Lawyers for eight Seawatch homeowners involved in lawsuits against the District of Sechelt, developer Concordia Seawatch and others were in court last week to challenge the covenant on the properties that was at the centre of a public dispute between the parties back in April.
In a “Fact Sheet” issued by the district shortly after the February 2019 evacuation of Seawatch, the district said: “This covenant attached an expert geotechnical opinion that described the geotechnical attributes of the land and documented the history of sinkholes in the area to that time. [It] was registered on the title of each lot in the subdivision. All subsequent purchasers had notice of the known underlying geotechnical hazards in the subdivision.”
The district has not been commenting on the lawsuits outside of its court filings, but on April 9 it sent out a press release saying it was putting the property owners and Concordia Seawatch “on notice” about what it claimed was a contractual obligation tied to the covenant to “take responsibility for the repair and stabilization of failing road infrastructure, slopes and similar features.”
Lawyer Jeff Scouten, who represents the eight property owners now challenging the covenant, said at the time that the covenant doesn’t contain any sort of collective obligation to repair the roads and hillside.
“In its recent demand, the District seeks to take the covenant a step further and maintains that it creates a positive obligation on the part of the homeowners to spend millions of dollars – which the District claims it cannot afford – to fix the subdivision themselves,” said Scouten in an April 20 press release. “If this is the hill the District has chosen to wage its battle with the owners on, it is pretty shaky and unstable ground.”
Scouten set out how he planned to test that ground on his clients’ behalf in two applications filed with BC Supreme Court in Vancouver on June 23 and 25.
In the June 23 application, the property owners ask the court to “cancel” the covenant, referred to in the court papers as the “Section 219 Covenant (Geotechnical).”
The June 25 application, filed in the name of one of the property owners, asks for a ruling on the district’s reliance on the covenant as part of its defence and argues that the court should find “the plaintiffs have not, by reason of the existence of Section 219 Covenant … released the District of Sechelt from the entirety, or from any, of the claims alleged or damages sought in this action.”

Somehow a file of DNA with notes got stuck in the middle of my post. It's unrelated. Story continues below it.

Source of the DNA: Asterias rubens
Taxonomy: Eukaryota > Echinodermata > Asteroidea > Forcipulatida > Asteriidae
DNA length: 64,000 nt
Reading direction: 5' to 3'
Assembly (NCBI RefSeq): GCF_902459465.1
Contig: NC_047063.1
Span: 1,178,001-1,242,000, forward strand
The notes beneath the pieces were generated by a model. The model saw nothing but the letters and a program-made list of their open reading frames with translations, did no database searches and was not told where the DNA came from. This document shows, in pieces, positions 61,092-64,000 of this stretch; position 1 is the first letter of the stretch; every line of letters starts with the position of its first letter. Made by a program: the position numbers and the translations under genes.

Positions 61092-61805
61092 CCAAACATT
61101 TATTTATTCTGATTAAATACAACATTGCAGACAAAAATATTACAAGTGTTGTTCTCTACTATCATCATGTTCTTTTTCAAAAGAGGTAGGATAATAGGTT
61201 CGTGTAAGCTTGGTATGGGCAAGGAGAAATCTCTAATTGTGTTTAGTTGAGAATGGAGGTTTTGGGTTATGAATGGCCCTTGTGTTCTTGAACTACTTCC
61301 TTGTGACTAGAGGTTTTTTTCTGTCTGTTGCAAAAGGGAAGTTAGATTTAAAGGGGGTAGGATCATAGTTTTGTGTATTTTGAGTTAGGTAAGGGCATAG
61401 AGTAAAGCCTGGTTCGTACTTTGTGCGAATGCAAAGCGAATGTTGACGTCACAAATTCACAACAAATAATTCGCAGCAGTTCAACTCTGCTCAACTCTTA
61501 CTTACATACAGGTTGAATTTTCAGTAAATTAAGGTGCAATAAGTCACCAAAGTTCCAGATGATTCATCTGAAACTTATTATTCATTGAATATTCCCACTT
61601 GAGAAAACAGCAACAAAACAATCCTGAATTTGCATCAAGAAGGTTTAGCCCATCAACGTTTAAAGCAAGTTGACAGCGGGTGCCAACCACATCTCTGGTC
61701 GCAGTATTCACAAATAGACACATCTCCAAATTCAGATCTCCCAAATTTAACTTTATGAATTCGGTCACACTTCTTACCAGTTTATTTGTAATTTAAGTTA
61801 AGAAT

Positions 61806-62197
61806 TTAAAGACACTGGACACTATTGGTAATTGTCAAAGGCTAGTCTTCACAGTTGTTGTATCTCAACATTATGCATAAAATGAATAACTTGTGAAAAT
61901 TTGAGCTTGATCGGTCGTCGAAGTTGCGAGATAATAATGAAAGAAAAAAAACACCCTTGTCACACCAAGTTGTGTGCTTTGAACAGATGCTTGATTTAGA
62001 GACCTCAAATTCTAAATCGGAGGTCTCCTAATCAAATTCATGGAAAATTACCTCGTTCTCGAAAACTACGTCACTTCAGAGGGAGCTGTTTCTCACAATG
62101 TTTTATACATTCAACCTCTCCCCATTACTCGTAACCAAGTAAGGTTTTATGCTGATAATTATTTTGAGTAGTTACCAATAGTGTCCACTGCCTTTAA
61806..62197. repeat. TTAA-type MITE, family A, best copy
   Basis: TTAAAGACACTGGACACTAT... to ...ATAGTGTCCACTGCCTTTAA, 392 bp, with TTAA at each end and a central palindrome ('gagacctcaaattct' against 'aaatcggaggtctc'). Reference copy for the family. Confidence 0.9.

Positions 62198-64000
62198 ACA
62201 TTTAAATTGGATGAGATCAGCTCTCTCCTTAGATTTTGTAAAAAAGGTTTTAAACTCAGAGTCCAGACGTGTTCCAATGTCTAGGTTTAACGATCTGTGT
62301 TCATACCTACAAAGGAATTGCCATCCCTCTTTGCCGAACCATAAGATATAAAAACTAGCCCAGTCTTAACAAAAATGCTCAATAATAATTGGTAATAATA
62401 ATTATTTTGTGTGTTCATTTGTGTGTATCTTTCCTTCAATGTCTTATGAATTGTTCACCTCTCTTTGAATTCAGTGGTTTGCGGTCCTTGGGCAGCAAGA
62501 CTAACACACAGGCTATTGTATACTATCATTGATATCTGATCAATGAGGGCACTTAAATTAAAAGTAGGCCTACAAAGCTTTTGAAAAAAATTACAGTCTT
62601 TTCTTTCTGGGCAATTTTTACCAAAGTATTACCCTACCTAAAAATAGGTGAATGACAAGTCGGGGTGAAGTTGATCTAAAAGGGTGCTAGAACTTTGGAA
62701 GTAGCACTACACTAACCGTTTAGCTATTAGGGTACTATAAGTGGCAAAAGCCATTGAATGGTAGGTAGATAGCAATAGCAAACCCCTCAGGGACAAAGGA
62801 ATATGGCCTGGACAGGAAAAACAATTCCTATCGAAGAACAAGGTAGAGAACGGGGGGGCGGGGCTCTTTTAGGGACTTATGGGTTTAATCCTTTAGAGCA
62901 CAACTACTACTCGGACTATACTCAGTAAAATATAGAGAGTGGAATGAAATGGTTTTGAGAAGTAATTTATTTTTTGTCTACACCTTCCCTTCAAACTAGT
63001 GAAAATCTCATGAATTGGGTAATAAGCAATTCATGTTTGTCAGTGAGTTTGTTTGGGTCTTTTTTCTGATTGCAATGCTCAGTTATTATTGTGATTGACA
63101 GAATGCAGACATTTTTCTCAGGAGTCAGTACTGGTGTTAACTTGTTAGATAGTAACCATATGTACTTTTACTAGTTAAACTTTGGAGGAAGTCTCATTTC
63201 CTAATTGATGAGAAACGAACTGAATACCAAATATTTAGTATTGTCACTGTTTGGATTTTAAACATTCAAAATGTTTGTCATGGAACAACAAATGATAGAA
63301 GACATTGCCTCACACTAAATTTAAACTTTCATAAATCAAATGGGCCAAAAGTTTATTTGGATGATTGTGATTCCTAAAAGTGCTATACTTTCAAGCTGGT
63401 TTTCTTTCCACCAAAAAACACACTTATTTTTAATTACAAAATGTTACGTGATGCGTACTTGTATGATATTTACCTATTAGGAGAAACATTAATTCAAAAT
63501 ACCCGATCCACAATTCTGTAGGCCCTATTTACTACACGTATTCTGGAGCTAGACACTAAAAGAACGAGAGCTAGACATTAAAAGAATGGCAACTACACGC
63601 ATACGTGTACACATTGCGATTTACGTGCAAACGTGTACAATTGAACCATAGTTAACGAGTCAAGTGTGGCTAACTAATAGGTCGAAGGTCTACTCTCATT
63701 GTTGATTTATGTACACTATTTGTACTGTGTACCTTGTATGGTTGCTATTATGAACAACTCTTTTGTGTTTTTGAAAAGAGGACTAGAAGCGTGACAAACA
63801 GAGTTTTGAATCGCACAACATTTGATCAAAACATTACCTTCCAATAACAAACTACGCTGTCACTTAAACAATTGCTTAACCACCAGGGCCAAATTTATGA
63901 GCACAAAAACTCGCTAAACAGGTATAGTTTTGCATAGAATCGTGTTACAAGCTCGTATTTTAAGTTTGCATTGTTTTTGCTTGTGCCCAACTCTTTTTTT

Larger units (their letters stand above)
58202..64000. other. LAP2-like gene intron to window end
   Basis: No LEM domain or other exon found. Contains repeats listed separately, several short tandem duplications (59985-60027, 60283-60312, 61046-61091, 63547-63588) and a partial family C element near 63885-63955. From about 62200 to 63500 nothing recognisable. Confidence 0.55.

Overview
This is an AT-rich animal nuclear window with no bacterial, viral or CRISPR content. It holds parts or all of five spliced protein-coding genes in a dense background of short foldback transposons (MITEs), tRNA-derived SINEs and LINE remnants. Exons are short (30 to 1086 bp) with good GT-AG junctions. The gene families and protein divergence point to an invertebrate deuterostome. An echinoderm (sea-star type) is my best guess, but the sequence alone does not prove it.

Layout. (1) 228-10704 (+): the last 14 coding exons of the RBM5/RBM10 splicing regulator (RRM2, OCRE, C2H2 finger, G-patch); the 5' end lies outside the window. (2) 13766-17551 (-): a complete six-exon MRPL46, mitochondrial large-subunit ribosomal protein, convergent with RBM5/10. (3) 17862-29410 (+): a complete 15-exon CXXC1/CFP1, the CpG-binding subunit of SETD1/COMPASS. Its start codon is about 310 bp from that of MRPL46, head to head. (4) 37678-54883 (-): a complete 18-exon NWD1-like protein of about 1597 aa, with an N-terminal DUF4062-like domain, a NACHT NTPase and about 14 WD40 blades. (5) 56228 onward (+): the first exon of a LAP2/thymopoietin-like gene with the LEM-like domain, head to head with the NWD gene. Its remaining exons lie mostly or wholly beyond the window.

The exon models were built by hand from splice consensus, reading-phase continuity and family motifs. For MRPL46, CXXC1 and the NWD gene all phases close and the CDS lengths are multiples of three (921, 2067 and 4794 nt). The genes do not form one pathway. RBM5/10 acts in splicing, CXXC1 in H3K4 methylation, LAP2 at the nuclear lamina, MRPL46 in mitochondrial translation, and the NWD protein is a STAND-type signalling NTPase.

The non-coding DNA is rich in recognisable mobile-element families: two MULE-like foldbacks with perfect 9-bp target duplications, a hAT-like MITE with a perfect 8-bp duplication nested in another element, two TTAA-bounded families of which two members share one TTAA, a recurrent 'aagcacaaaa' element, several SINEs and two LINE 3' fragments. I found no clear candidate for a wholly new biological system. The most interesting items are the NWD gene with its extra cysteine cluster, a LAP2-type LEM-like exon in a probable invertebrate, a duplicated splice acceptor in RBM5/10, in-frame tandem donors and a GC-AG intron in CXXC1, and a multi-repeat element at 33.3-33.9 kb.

One of the main arguments presented in the property owners’ application to have the covenant cancelled is that the geotechnical report it included is “obsolete” because it has since “been completely overtaken and replaced by the many extensive and detailed investigations and assessments of the geotechnical conditions and risks.”
The application also argues that other sections of the covenant, including the one the district said shows the property owners and developers are responsible for “the repair and stabilization of failing road infrastructure, slopes and similar features,” are too vague and “fall far short of the standard of clarity and precision recognized by the courts as essential to their enforceability.”
In the June 25 application, the property owners argue that the district’s amended response to the lawsuit includes a “new and different defence” that the covenant released the district from “any potential future claim arising out of or connected in any way to the geotechnical conditions” and that the legislation governing covenants does not “authorize the inclusion of a release of liability given by the covenantor to the municipality.”
In a section setting out why the plaintiffs believe the court should rule on whether the convenant “affords a defence to all, or any, of the claims,” the property owners say, “If the issue is decided in the district’s favour, it will significantly narrow the issues involved in the case by eliminating the District altogether as a defendant.”
They also argue that if the court finds in their favour, “it will make clear before the trial that the defence raised by the District will not avail to negate the District’s liability if some or all of the claims made against it are otherwise ultimately established at trial.”
“Knowing ahead of trial that this ‘trump card’ excusing the district from liability for acts or omissions for which it would otherwise be liable does not exist will enhance the prospects of settlement before trial,” the property owners argue.
After five days of hearings during the week of July 20, the judge hearing the application chose to reserve judgment.